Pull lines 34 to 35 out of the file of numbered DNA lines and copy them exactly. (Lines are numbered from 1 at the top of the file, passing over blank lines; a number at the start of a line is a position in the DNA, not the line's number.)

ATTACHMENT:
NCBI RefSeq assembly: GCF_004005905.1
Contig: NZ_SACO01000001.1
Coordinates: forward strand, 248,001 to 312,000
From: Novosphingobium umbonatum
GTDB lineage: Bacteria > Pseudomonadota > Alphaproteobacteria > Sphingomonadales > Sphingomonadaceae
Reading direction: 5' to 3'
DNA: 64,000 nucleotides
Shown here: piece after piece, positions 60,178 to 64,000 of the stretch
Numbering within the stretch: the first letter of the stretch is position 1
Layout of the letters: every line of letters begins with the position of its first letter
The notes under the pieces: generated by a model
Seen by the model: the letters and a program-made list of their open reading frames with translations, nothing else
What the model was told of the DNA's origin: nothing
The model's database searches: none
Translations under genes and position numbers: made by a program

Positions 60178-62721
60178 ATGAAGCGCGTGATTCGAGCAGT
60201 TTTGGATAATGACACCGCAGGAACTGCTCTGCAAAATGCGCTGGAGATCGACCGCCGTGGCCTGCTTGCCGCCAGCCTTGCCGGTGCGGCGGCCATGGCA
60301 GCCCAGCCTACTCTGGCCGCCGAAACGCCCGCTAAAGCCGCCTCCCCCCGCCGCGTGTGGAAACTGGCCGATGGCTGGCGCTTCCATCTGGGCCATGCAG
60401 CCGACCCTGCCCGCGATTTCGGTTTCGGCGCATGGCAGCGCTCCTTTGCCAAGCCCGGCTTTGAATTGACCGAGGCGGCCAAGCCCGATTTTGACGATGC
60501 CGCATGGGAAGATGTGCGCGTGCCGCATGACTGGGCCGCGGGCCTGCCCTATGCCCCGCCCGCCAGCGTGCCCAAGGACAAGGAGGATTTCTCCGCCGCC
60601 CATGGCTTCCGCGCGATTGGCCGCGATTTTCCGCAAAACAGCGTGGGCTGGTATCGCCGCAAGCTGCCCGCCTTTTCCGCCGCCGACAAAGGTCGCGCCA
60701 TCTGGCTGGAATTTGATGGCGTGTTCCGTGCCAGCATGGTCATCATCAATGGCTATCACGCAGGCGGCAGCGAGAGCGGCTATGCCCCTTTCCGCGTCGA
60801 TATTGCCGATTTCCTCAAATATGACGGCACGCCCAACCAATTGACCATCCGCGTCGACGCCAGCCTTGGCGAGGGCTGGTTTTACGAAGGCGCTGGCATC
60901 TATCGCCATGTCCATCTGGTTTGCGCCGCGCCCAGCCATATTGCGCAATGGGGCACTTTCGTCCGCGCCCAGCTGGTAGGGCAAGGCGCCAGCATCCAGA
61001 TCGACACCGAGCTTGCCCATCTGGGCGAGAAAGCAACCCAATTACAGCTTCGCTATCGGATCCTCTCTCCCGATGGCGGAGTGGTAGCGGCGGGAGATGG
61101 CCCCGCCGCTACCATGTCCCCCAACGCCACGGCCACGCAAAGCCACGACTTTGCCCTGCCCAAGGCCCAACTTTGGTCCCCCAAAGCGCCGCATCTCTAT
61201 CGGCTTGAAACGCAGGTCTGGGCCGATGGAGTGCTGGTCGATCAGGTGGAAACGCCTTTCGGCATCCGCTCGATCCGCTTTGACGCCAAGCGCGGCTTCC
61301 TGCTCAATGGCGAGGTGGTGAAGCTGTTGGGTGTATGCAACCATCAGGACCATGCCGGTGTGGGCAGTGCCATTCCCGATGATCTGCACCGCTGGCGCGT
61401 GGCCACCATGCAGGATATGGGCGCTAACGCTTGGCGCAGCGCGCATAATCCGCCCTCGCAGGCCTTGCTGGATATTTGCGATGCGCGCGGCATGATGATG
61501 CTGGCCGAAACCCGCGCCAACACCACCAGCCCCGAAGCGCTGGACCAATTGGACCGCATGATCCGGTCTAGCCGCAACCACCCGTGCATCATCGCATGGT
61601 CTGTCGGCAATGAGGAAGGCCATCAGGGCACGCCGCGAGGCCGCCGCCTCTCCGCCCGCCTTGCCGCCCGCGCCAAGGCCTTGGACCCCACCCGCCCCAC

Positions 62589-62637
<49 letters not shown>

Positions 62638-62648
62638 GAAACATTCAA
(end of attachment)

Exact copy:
<49 letters not shown>

Positions 62638-62648